Scheduled for purchase, under the Rs.25-lakh project were a colour Doppler scan machine, a multi-parameter monitoring device, advanced microscopes, and a tele-pathology facility.
The city zoo is poised to procure sophisticated medical equipment to increase the quality of healthcare it affords its animals.
Scheduled for purchase, among other things, under the Rs.25-lakh project were a colour Doppler scan machine, a multi-parameter monitoring device, advanced microscopes, and a tele-pathology facility.
“The new ultrasound scanner would help us make more accurate diagnosis of various ailments of animals. The mutli-para monitor is inevitable when we anesthetise an animal and carry out a surgical procedure. At that point, the simultaneous tracking of various medical parameters is critical. Right now, we make do without any such facility,” a zoo official said. The tenders submitted under this project would be opened in about 10 days.
The city zoo continued to battle the twin headaches of garbage and plastic. Despite the zoo being a so-called plastic-free zone, the fact that the zoo had engaged an agency to cart away plastic and other waste from the sprawling campus spoke volumes of the menace.
One zoo official told The Hindu that, of late, some visitors to the Museum and Zoo had started using the waste bins on the campus as regular, wayside garbage dumping points. One day, zoo officials even stumbled upon a large bagful of animal waste, including body parts of prawns, tucked away in a waste bin. “This has led to an increase in the presence of stray dogs in the compound. It is only a matter of time before someone gets bitten. If the dogs manage to sneak into the zoo proper, things would only get worse,” an animal keeper said here.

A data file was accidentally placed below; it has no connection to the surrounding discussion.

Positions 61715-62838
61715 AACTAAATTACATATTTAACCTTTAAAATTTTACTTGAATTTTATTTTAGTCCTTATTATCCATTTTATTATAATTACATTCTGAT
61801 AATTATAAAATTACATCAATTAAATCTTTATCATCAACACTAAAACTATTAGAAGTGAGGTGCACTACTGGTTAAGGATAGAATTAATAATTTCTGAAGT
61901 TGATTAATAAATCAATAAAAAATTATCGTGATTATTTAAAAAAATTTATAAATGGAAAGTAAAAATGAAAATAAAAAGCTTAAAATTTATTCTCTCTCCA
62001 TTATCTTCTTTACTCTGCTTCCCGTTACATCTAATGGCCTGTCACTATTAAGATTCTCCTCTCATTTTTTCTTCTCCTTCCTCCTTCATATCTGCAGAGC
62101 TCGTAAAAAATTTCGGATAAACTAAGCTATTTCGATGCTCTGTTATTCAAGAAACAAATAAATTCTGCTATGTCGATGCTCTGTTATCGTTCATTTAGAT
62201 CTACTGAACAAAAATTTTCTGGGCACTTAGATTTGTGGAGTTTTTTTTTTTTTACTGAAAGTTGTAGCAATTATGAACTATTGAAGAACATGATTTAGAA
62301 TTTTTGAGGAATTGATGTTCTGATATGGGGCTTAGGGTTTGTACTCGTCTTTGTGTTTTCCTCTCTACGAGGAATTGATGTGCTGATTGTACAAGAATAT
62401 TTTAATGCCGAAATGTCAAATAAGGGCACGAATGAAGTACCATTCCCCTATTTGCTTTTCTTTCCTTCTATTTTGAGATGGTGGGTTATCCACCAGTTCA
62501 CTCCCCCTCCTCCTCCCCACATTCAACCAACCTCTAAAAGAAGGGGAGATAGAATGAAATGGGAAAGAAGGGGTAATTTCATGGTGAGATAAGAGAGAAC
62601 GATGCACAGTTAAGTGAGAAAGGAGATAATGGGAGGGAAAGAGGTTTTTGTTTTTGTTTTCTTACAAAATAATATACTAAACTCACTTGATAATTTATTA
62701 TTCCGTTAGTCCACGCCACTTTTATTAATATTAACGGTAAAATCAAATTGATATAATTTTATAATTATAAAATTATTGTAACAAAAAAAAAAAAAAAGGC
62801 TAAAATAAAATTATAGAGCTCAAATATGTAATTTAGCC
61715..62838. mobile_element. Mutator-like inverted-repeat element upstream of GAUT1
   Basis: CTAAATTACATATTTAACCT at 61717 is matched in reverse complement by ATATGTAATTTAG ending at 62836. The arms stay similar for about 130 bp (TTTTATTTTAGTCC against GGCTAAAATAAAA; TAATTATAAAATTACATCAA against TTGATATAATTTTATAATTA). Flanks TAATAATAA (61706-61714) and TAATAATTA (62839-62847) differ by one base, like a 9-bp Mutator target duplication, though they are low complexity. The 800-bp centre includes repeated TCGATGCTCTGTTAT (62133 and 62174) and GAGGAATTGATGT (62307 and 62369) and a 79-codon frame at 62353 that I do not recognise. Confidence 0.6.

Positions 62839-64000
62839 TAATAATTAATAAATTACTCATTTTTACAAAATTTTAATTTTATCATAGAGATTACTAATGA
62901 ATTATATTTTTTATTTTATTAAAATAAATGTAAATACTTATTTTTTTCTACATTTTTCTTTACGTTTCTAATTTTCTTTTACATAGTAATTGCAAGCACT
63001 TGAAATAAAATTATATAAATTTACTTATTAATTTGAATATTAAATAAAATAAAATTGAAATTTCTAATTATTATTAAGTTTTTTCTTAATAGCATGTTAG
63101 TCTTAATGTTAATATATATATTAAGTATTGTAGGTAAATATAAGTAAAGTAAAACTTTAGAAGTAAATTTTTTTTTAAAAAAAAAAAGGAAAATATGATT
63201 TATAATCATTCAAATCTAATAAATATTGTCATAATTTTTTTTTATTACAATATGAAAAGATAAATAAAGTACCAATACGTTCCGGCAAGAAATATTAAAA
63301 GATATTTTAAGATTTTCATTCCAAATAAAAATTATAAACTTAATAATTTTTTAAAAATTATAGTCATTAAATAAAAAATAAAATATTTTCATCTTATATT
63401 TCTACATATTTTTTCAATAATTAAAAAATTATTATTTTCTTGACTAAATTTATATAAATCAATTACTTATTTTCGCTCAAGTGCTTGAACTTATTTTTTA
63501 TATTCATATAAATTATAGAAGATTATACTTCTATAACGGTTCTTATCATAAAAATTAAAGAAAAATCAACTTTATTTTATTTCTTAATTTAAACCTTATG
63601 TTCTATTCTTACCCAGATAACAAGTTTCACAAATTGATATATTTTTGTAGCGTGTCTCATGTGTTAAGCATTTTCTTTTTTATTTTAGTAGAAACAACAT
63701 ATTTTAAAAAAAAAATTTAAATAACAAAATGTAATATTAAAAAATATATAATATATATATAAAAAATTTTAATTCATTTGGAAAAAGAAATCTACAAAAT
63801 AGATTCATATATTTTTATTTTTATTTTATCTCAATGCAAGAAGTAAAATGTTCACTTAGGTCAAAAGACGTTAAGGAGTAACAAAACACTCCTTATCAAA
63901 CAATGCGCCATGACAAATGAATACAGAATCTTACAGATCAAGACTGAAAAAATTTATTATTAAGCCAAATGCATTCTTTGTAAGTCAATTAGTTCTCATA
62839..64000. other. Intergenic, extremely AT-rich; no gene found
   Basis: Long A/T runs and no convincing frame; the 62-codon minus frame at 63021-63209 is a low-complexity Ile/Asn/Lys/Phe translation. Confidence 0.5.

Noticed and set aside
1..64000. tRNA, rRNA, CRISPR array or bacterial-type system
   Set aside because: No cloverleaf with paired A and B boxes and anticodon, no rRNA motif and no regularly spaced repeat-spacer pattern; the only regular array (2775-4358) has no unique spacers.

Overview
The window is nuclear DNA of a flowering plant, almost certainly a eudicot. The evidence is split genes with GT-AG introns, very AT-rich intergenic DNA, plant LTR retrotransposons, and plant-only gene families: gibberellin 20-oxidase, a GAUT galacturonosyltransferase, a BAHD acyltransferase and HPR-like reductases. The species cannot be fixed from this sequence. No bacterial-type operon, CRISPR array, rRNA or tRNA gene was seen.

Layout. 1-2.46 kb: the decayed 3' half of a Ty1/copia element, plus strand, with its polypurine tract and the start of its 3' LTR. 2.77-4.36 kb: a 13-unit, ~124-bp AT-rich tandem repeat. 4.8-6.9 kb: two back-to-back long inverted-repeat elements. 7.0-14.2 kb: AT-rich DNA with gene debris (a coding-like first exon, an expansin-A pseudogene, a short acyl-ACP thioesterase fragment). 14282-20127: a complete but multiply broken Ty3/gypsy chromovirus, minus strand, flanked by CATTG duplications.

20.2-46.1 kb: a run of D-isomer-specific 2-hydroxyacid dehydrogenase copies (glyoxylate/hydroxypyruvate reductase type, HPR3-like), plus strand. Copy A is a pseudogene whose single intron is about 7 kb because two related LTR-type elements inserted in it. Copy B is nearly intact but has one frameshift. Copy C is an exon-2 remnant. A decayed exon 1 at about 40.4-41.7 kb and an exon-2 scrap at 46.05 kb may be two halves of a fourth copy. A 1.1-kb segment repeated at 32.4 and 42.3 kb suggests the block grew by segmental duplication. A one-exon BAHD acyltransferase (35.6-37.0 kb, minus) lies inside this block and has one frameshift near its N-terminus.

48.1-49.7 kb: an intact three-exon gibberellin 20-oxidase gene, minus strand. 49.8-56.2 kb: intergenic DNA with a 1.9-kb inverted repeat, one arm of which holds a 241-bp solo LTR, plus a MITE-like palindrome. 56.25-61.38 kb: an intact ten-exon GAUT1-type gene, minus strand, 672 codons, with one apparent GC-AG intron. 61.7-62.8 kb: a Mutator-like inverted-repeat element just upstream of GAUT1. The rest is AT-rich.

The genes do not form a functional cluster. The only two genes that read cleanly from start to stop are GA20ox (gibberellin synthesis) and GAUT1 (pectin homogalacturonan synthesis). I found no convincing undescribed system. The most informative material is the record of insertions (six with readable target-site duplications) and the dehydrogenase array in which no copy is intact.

With the onset of the summer heat, zoo officials are also finding it increasingly difficult to convince visitors to leave plastic water bottles at the entrance to the zoo. What with a water shortage beginning to make its presence felt, the drinking water fountains installed inside the zoo sometimes run dry. “As if this is not enough, some visitors can be seen tipping the water tank in these fountains to get water to wash their feet. We are at the receiving end of a lot of disgruntlement from visitors because we actively search their belongings to detect plastic items,” a zoo official said.
Zoo officials said there had been a reduction in the number of animal deaths due to plastic consumption. The situation could turn if the current problems continued.